Facebook to stop paying digital publishers for views via news tab

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In what could be a major blow to large digital news properties, Facebook parent Meta announced plans to stop paying select publishers featured in the “News” tab of the social network for views of their content.

The company’s vice president of media partnerships and former NBC and CNN anchor Campbell Brown told The Wall Street Journal that the company would be redirecting resources to “creative initiatives” rather than “news products.” It was not immediately clear what those initiatives are.

The deals with publishers started back in 2019. It is estimated that those deals were worth around $105 million, according to Axios.

Meta told Axios that the news effort was a “test” and that, according to its data, “Most people do not come to Facebook for news, and as a business it doesn’t make sense to over-invest in areas that don’t align with user preferences.”

Sources told Axios that The Wall Street Journal had generated over $10 million in revenue from the effort, with CNN getting $3 million and The New York Times coming in at $20 million. In some cases, Facebook made it possible for its users to view content placed behind a paywall on the publishers’ websites but then paid the publishers small amounts for each time the story was viewed.

The changes will not affect news publishers’ abilities to post links to stories on their profiles and potentially appear in users’ feeds, but those being dropped will no longer appear in the news tab or be eligible for revenue directly from Facebook.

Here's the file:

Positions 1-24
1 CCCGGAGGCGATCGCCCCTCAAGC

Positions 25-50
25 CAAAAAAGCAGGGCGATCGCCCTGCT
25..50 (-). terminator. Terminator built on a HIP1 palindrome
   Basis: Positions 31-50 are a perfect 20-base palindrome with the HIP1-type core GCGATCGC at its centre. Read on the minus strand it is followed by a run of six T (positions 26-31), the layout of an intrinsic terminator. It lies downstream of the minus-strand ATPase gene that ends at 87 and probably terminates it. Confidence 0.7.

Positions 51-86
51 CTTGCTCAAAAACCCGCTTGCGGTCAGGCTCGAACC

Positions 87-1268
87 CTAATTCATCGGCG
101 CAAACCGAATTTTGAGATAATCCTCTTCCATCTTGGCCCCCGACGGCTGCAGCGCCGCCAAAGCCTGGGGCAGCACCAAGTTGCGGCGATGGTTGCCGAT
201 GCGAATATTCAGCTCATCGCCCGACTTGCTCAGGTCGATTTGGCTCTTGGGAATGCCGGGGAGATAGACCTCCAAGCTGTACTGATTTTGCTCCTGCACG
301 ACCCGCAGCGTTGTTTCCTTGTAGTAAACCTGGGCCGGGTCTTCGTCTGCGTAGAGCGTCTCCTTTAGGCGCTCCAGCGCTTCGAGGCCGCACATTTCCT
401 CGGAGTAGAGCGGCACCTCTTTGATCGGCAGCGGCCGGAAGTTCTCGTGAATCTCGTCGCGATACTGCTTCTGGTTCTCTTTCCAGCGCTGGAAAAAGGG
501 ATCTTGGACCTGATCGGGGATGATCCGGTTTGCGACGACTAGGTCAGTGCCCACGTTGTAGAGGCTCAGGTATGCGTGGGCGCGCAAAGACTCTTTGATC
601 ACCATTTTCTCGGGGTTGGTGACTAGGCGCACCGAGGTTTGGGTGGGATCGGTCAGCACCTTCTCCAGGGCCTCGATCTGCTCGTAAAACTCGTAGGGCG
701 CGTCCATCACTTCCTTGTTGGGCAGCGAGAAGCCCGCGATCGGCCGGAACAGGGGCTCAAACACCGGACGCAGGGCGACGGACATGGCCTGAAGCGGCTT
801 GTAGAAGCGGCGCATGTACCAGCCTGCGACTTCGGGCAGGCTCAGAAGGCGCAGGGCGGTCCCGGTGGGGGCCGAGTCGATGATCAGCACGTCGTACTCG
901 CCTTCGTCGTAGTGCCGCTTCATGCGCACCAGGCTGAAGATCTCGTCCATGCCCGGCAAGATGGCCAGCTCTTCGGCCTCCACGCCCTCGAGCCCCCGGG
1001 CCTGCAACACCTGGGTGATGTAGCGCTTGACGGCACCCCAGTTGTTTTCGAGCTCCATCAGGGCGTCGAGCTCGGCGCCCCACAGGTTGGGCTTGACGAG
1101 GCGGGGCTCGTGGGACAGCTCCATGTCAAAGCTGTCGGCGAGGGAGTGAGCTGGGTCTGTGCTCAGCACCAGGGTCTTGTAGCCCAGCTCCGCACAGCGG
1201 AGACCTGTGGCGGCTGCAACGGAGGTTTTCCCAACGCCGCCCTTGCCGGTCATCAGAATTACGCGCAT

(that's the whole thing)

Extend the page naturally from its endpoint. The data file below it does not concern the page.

This could potentially mean that digital publishers would need to make up revenue via on-site advertising, which is not always as lucrative as bundled deals such as what Meta was paying. In addition, Facebook’s proprietary algorithm could affect how often news story links appear in users’ feeds, potentially adding another layer that could reduce traffic to free news sites and, therefore, affecting ad revenue.

Facebook has come under fire for its revenue share model and its role in distributing misinformation about everything from COVID-19 to the 2020 election to conspiracy theories, often on sites masquerading as news sites, though it did not make it a practice to pay publishers offering blatant misinformation.

Some governments have begun scrutinizing how big tech pays publishers for accessing digital content — including passing rules that would require Meta and others to start paying publishers for featuring content in the news tab, so this latest shift in strategy could be a sign that feature will be cut back significantly. Some regulators see Google, Facebook and other companies’ as being dominant in not only how digital content is discovered but also in funneling away ad revenue from the publishers themselves.

Google also has a program that places ads on publisher’s sites in exchange for splitting the revenue, so it has its hands in both buckets.

As part of its name change to Meta, Facebook’s parent is publicly attempting to shift the company’s focus to the metaverse, though industry watchers have theorized that this could be an attempt to reduce regulatory pressure (though controversy over big tech’s control of the metaverse is already brewing).